I quite liked Toby and Alasdair, but I didn’t warm to them the way I warmed to Orlando and Jonty from The Cambridge Fellows series, they seemed a bit too similar to the Fellows – not altogether surprising, I suppose, being two sets of homosexual sleuths deeply in love with a penchant for innuendo and double entendre. But I would have liked them to be more distinct from their Cambridge counterparts–to have voices more their own.

However, the story is engaging, with one mystery spilling into another and the progression of it is nicely handled with no sudden incomprehensible jumps as the reader is kept nicely informed of progress all the way. There was one glaring error I spotted, and that was Alasdair speaking of the Aunt’s will a couple of pages before said aunt and said will had even been discovered by Toby, but that was all. The editing slipped a little here and there, with a few missing punctuation marks, and the wrong homonym used at one point.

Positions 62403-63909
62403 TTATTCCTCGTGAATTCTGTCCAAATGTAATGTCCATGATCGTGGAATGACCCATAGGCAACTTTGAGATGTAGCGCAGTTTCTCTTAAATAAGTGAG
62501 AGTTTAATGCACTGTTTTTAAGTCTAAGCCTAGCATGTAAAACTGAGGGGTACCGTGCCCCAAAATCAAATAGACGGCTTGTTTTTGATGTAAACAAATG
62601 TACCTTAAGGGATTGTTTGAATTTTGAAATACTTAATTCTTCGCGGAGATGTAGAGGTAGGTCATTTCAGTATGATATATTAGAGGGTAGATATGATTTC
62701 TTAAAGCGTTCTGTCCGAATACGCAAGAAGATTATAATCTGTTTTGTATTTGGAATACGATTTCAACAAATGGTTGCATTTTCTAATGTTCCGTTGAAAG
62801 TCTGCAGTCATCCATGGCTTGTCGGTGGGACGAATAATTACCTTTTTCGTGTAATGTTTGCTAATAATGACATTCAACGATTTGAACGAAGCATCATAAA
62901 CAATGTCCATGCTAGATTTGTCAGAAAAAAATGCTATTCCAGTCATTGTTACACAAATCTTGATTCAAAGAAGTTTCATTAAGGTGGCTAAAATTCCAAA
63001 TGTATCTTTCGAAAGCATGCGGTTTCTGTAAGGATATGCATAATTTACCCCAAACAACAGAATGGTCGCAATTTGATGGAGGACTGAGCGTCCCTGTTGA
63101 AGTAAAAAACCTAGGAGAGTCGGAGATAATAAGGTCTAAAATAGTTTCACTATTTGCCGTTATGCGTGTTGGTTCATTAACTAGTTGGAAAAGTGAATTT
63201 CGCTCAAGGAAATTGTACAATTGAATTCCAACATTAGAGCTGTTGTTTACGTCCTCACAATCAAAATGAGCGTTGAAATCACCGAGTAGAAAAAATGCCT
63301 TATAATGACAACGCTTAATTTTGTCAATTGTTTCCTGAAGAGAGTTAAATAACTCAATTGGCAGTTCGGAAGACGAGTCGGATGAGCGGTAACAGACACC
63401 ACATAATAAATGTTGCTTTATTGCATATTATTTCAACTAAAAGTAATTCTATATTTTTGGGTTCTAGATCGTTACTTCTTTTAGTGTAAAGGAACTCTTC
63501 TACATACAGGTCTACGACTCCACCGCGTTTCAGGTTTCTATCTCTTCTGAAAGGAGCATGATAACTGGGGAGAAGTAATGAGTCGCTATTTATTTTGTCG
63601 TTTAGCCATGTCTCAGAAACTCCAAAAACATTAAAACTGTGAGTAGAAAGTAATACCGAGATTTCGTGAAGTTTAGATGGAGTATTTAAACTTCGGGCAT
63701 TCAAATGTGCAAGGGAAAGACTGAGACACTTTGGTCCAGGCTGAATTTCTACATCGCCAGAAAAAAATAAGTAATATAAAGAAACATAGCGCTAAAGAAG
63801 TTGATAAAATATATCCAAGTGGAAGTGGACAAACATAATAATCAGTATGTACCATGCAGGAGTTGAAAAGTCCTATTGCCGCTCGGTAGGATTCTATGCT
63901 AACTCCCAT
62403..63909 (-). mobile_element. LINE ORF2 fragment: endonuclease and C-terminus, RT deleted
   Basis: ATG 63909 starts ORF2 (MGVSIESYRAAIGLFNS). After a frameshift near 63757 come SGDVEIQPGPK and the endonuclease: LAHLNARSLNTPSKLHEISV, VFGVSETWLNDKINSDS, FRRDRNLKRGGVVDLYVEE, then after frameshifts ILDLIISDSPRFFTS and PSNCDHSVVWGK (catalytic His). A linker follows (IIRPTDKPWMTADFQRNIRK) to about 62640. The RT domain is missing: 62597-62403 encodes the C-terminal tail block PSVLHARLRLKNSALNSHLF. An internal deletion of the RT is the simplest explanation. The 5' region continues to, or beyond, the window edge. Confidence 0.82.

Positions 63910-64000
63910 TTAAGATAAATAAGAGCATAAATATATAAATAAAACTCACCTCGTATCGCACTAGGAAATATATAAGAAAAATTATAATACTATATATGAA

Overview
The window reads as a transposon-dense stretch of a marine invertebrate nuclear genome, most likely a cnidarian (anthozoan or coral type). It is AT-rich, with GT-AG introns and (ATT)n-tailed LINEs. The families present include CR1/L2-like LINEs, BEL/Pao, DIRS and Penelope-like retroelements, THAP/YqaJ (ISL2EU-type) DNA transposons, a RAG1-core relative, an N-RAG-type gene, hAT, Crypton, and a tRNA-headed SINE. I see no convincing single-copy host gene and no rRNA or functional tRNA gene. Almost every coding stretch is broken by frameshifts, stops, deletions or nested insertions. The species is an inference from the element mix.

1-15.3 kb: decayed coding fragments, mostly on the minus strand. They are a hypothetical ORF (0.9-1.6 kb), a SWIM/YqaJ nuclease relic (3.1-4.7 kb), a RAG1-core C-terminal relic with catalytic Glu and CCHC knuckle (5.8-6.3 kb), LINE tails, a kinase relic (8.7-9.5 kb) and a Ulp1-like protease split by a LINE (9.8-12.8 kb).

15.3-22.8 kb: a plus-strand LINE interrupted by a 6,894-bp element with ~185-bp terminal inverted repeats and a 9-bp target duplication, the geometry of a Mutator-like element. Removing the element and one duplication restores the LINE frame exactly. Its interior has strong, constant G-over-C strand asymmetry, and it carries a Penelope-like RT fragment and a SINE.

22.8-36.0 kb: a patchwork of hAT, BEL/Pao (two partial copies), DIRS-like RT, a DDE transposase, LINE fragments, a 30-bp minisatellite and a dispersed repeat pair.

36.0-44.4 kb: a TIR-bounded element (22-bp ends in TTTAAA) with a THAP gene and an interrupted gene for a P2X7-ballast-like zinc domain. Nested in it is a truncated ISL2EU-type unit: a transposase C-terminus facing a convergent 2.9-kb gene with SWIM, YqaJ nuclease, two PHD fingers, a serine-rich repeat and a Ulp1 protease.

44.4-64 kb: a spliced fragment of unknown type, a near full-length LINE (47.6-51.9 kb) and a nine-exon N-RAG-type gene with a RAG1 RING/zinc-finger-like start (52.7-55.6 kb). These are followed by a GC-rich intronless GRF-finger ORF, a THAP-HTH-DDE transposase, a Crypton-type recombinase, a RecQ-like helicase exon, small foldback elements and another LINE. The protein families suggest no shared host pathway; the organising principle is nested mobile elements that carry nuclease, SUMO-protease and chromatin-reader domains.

But as a piece of entertaining crime-solving fiction, I recommend it highly, the protagonists are amusing and sweet in turns, although the sex was a little over-stylised for me (compared with the more subtle and almost glossed over scenes in the first story) but the mystery rumbles along at a good pace never making the reader bored.  I could quite easily see these characters having their own series of books, but I hope that doesn’t happen and that Ms Cochrane investigates and develops the growing power of her writing as shown in “This Ground.”

It’s just that overall, I couldn’t gel the two stories together, I think I would have liked (as in Ginn Hale’s Wicked Gentlemen) two novellas relating to the same characters, or–if about two sets of people–two novellas more similar in tone. Not necessarily both about the Great War, but The Case of the Over Protective Ass didn’t have the impact it should have if it had been a readalone, because of the power and strength of the first story.

I liked both stories, but have to give “This Ground” a resounding five stars, as I couldn’t get it out of my head afterwards but “The Case of The Over Protective Ass” only gets a four. Overall, the duet of stories gets a 4½ and a highly recommended.

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Review: The Lilac Tree by Marion Husband (short story)

The Lilac Tree is a short story included in Marion Husband’s short story collection “Six Little Deaths” dealing–as the title suggests with the subject of death.